How dismayed are you and I about the radical polarization of our country? How dismayed are you about the loss of influence that we have as Christians in our culture? How dismayed are you about how people seem so willing to fight than understand their neighbor? How dismayed are you at how Christianity is characterized in our nation today? How dismayed are you at that feeling that our country is imploding upon itself because it has lost its way and turned from God?

Are you willing to stand up and stand out? Am I? We have got to change the mindset. No one else is doing the talking and we are more interested in preserving our cul-de-sac kingdoms that we are in truly representing Jesus Christ, the real Jesus Christ! What the world needs now is the love of Jesus Christ to prevail. We need to be doing the talking. We need to be expressing the love of Jesus Christ in our homes, in our schools, in the marketplace, in politics, in the media. It is time for us to be Christ followers who change the world just as our first century brethren did. We cannot make Jesus into what we want Him to be. We must conform to His image. We must represent the Jesus Christ of Scripture in a world that so desperately needs Him. The only voices that are being heard are the voices of those who worship other gods – on both the left and the right. It is time for us to come out of our cul-de-sacs and be witnesses to the real Jesus Christ. Where are you men and women of Christian courage? Where am I? It is time for us to care beyond our cul-de-sacs.

Amen and Amen.

Judges 5:1-31 (Part 2 of 3)
The Song of Deborah

When will it end? Violence for the sake of gods other than the true God. White supremicists who feel they have lost their voice in America and whose god is a time past in America. Liberals who praise the god of tolerance who are intolerant of anything not generically tolerant. And then there was one fool who thought driving a car into a crowd was OK because those on the other side so incensed him that they were dehumanized to him. Both sides of the protesting in Charlottesville were wrong. Both sides can itching for a fight and they got it. Both sides are intolerant of the other. Both sides worship something other than God. Lost in our polarized world today is the fact that we no longer worship God. We worship what we desire most and are intolerant of ideas other than what we desire most.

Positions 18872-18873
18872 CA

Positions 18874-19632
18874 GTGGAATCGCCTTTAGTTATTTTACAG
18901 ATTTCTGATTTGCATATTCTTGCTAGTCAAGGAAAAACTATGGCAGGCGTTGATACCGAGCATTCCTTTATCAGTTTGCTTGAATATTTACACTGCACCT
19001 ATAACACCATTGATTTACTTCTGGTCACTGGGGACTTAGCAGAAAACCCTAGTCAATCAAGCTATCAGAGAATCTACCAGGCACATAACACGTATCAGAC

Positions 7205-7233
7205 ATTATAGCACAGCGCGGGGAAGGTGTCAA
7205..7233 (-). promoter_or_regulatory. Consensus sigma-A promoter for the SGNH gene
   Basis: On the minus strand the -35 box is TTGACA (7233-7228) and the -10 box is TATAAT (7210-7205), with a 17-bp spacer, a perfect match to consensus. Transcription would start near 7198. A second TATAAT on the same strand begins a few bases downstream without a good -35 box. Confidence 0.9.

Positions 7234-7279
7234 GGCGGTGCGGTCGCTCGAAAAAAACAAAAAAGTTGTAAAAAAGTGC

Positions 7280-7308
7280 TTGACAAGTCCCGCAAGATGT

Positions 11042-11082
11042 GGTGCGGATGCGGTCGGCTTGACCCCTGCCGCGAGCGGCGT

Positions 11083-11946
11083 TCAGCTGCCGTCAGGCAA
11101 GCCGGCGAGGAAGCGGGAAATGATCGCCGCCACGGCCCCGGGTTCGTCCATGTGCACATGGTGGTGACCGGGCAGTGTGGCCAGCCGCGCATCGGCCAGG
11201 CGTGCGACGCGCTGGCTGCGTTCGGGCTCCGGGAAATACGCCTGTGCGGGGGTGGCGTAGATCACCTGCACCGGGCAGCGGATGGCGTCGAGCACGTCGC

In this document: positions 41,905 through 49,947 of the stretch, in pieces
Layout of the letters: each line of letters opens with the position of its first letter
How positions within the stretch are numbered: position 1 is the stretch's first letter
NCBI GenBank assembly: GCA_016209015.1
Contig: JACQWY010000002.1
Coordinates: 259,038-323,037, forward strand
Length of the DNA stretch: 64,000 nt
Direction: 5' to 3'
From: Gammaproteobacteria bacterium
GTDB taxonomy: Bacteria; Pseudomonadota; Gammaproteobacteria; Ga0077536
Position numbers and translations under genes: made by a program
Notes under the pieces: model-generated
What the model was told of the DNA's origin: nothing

As a nation, we have become so enamored with ourselves and what we want that we cannot conceive of why another person believes differently than us. We demonize each other for believing differently than one another. Liberals stamp anything to do with the history of the South as wrong and are intent on re-writing the history of the South such anything that glorifies anything prior to the current century as racist rather than holding civil discussions about the balance of history vs. condemnation of what happened that was wrong in history. Extremists on the other side, white supremicists see the liberals as trying to take distinctives of a culture that no longer exists but should not be ignored. They see the liberals as trying to ram their revisionist tolerance down their throats where anything that is not according to their tolerance precepts must be wiped away from the earth. The gods that are being worshiped by each are not the God, the one true God.

All of the action that we saw in Charlottesville on Sunday is evidence of the idol worship of each side. The white supremicists may use the cross and talk of Jesus Christ and the church, but they do not worship the God of the Bible nor do they even understand who Jesus Christ is, nor do they represent Christ’s church in America. God does not value one race above another. God does not espouse the superiority of one race over another. We are all created equal in God’s eyes. He created us in His own image and each of us is offered saving grace through God’s own son, Jesus Christ. Salvation is not dependent on skin color. These supremicists worship what was once America. They worship the ideal of the past. They worship a time period that can never be recaptured. Because of economics, the idyllic South that they worship just can no longer exist. The South is now the fifth largest economy in the world and it is drawing people from all over the world because of the amazing opportunities here. The South is now a competitive marketplace but yet they yearn for a time when things were less competitive and was even harsh on non-wealthy whites. They worship an ideal that has nothing to do with God.